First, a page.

In Malaysia, photographer beaten unconscious, reporter threatened
|Publisher||Committee to Protect Journalists|
|Publication Date||15 November 2007|
|Cite as||Committee to Protect Journalists, In Malaysia, photographer beaten unconscious, reporter threatened, 15 November 2007, available at: http://www.refworld.org/docid/48243c5a22.html [accessed 27 May 2015]|
|Disclaimer||This is not a UNHCR publication. UNHCR is not responsible for, nor does it necessarily endorse, its content. Any views expressed are solely those of the author or publisher and do not necessarily reflect those of UNHCR, the United Nations or its Member States.|
New York, November 15, 2007 – The Committee to Protect Journalists is concerned for the safety of two journalists with the Tamil-language daily Malaysia Nanban. One was beaten and is now in a coma, and another received death threats after reporting on local Malaysian Tamil schools facing closure, according to Gayathry Venkiteswaran of the country's Centre for Independent Journalism.
R. Raman, a photojournalistalso known as R. Kalaramu, was attacked by an unidentified group of men on November 2 outside his office in Johor Baru, the capital of the southern Malaysian state of Johor, and remained in a coma on Thursday after sustaining serious head injuries, Venkiteswaran told CPJ. Raman reported on problems facing schools in Tamil communities as well as political issues prior to the attack, she said.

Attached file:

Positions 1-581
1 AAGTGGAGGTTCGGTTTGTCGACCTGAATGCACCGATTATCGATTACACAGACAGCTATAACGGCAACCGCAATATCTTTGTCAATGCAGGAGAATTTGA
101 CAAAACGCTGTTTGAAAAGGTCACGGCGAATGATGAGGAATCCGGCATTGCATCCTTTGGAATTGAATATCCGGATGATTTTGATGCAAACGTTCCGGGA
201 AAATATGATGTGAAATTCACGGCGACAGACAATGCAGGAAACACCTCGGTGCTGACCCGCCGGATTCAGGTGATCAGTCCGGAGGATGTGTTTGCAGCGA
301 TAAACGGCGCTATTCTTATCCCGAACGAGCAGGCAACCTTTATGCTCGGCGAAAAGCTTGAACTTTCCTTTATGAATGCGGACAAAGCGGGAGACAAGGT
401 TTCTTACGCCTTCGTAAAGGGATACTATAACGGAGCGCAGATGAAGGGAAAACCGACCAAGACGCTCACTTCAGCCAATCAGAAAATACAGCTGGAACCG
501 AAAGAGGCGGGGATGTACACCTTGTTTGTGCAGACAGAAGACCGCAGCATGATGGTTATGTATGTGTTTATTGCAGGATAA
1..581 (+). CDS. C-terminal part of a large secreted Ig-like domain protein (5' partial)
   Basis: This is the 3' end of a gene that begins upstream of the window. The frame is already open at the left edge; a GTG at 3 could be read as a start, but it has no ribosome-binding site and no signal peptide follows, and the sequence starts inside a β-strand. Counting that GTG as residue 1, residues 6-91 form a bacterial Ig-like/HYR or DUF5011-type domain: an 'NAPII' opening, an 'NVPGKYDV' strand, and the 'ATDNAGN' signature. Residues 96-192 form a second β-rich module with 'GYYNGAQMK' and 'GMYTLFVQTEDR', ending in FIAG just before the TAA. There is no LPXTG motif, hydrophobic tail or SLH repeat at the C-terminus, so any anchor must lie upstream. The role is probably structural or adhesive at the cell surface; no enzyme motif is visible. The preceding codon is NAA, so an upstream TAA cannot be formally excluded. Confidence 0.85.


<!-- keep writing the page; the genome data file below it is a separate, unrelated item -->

Raman's colleague M. Nagarajan in the northern state of Kedeh received a phone call on Tuesday from an unidentified person threatening to kill him because of a report about a local Tamil school he had written on Monday, he told CPJ. The caller told him he was being targeted for the same reason as Raman, Nagarajan said. The reporter filed a complaint with the police.
"We urge authorities to conduct a thorough and timely investigation of both the attack and the threat," said CPJ Executive Director Joel Simon. "The Tamil community leadership must also make clear that acts of retribution against journalists will not be tolerated."
The Tamil press is known for its coverage of issues that affect the Indian community, including access to education, that are sometimes critical of the community leadership, Venkiteswaran told CPJ. The Tamil newspaper Makkal Osai was closed for one month in August for publishing a cartoon of Jesus holding a can of beer, after the Malaysian Indian Congress, a Tamil political party of which the paper is known to be critical, called for strong action against them.